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Discussing the murder, she learns of a competition set by the King of Sweden on the "n-body" problem, an as-yet unsolved puzzle set by Sir Isaac Newton. It is thought that Akers was working towards a solution to win the prestigious prize.
Another death occurs and Vanessa's new love becomes a suspect. Convinced of his innocence, Vanessa sets about to clear his name.
"Shaw's debut manages to emerge as an original and fascinating story." (Chicago Tribune)
What listeners say about The Three Body ProblemAverage Customer Ratings
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Much more than a Whodunnit!
This is a premier listen. And it is far more that a whodunnit set in 1888. This is a wonderful story of a young woman establishing herself in a period long before it was fashionable (or easy) for a woman to be independent. The story is told through a series of letters to Vanessa's twin sister and while the central point is the resolution of three murders the story has a wider appeal, dealing with Vanessa's life, her circumstances and her romantic involvement with the accused. A wonderful story and Liz Hollis' narration was inspired!
3 people found this helpful
Anachronistic and implausible
Two Cambridge mathematics dons wish to dine together in 1888. Where do they go? To the Irish Pub. Need I say more?
None of the many dons seems to have college rooms, they never go to Hall and all in all the picture of Cambridge academic life is completely wrong even for modern times, let alone 120 years ago. There are also many things which simply aren't anywhere in Victorian England. The mystery has a clever mathematical foundation, but isn't intriguing enough to sustain interest in an audiobook given the distance created by the implausibiltiy of the setting.
The author makes it worse by presenting the novel solely in the form of letters from the heroine to her twin sister. She therefore remembers in detail everything said, no matter how complex, though she manages to live for a year in Cambridge without knowing that there were two Cambridge colleges for women at that date. (This is really clumsy writing. It would have been perfectly possible to mention it as something the heroine already knows.)
The author is apparently an academic mathematician, though where I know not. Things such as drinking whisky before eating, looking in 'store' windows and so forth suggest a North American. If so, the tone of voice in which the heroine speaks is actually pretty good. If not, should have done better. You might manage to skip through it all in print format. Only attempt the audiobook if you don't know or don't care about period authenticity. I gave up on it after two hours' worth.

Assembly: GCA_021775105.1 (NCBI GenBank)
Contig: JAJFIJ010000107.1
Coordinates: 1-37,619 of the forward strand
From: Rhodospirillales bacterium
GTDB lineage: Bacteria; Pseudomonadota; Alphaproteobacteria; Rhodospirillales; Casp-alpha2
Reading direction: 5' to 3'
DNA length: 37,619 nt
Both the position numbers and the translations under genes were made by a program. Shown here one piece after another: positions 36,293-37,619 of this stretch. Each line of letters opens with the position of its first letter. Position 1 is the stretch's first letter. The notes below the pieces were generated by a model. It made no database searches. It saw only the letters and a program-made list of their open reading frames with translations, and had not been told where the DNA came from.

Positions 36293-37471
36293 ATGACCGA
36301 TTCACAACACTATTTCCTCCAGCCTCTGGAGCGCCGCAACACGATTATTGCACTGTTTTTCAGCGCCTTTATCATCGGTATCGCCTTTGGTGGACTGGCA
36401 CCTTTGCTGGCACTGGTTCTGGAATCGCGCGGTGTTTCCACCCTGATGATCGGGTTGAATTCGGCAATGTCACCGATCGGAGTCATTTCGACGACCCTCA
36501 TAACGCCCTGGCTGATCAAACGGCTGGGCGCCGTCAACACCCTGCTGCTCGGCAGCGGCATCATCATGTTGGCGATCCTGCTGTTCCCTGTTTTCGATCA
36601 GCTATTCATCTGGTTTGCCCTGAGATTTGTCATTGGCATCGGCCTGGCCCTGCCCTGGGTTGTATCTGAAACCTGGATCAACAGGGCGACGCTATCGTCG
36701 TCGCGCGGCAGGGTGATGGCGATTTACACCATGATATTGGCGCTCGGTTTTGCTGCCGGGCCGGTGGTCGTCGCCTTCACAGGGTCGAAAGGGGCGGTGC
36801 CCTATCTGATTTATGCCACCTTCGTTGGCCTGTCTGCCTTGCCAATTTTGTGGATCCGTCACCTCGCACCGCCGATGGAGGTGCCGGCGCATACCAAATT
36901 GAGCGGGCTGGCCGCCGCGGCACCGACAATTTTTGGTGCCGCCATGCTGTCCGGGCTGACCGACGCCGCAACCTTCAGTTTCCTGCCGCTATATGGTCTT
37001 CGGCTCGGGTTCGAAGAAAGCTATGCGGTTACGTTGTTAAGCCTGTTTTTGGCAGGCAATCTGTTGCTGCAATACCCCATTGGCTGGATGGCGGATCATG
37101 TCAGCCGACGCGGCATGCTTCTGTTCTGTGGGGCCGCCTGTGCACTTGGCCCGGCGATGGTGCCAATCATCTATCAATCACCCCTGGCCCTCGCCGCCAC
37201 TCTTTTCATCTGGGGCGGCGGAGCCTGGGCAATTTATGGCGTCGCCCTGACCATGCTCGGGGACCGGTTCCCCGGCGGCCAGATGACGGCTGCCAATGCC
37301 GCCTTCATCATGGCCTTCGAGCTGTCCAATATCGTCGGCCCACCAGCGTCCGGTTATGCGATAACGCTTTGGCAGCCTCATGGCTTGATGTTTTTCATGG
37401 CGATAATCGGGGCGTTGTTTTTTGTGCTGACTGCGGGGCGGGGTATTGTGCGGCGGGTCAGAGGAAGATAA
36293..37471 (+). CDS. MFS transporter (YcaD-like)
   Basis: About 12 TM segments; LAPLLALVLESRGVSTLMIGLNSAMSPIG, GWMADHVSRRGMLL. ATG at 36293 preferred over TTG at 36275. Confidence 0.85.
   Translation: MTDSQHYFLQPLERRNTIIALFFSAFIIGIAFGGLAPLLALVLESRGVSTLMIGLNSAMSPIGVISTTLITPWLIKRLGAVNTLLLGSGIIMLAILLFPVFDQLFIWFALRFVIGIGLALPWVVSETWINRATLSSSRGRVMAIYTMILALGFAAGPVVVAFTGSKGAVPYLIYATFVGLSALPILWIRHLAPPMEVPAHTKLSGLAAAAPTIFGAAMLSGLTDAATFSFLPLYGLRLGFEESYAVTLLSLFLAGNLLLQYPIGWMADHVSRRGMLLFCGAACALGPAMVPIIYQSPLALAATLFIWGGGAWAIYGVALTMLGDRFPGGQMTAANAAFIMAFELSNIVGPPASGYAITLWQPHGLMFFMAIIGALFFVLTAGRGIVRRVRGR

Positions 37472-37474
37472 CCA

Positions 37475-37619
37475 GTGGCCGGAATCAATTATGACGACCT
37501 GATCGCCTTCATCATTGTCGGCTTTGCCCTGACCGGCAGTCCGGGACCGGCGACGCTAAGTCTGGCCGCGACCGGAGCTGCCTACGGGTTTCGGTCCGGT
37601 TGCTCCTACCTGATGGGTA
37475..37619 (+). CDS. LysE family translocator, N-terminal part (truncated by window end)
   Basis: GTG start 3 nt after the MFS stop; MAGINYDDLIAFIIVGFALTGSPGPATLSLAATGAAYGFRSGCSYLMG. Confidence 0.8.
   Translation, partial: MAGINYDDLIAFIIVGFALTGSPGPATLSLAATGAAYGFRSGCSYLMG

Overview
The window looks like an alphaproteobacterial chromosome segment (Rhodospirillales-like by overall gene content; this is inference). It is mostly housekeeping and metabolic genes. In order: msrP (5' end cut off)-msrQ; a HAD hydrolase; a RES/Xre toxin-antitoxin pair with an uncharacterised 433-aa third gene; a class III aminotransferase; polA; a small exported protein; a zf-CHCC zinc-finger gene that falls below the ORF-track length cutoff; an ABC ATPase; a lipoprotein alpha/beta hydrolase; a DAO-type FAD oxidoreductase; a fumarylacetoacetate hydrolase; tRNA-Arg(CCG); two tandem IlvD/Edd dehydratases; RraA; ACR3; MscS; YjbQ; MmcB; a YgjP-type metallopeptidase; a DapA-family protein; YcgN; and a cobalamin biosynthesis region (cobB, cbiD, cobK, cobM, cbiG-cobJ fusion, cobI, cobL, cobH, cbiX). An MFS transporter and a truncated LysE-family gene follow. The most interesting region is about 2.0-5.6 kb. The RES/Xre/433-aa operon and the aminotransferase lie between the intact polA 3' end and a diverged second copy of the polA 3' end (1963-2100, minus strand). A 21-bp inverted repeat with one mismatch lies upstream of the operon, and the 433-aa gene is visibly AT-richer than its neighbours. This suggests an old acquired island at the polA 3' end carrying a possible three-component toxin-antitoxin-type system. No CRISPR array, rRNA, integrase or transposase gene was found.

11 people found this helpful
PERFECT SUMMER LISTENING!
Entertaining 1880s' academic mystery told by Vanessa Duncan, an engagingly naive but tenacious young schoolmistress, whose growing friendship with the shy mathematics fellow in the flat upstairs is rudely interrupted by his involvement in the murders of three colleagues - innocent involvement in her view, definitely guilty involvement in the eyes of the police. Her race to save him from the gallows takes her 'halfway across Europe', as they used to say in the best Victorian adventure tales. And like the best Victorians, Vanessa is a born letter-writer, rattling off voluminous nightly descriptions of the day's doings to her stay-at-home sister. Are these word-perfect recollections impossibly detailed? Yes, of course they are: that's part of the author's gentle guying of past literary conventions. Is her portrait of life in Victorian Cambridge wholly accurate? I doubt it, but as I wasn't there, I couldn't care less: it's perfectly convincing on its own terms, which are those of a light-hearted romantic mystery.
Audio is a great medium for stories told in letters - given the right reader. Liz Hollis is certainly that, her warm voice making Vanessa a very sympathetic heroine and also conjuring up a host of other characters of varying age, sex, class and nationality. All in all, great fun!
2 people found this helpful
A very different book
This is a book I feel may only appeal to a mathematical brain. It is a very good "Who Done It" and makes one very aware that so called facts can be interpreted in a number of different ways. When this happens in a court of law to the detriment of an innocent person it can of course be disastrous. As this does sometimes happen today it is good to see this shown in a very easily understood form. The author needs congratulating. I am looking forward to her next book now.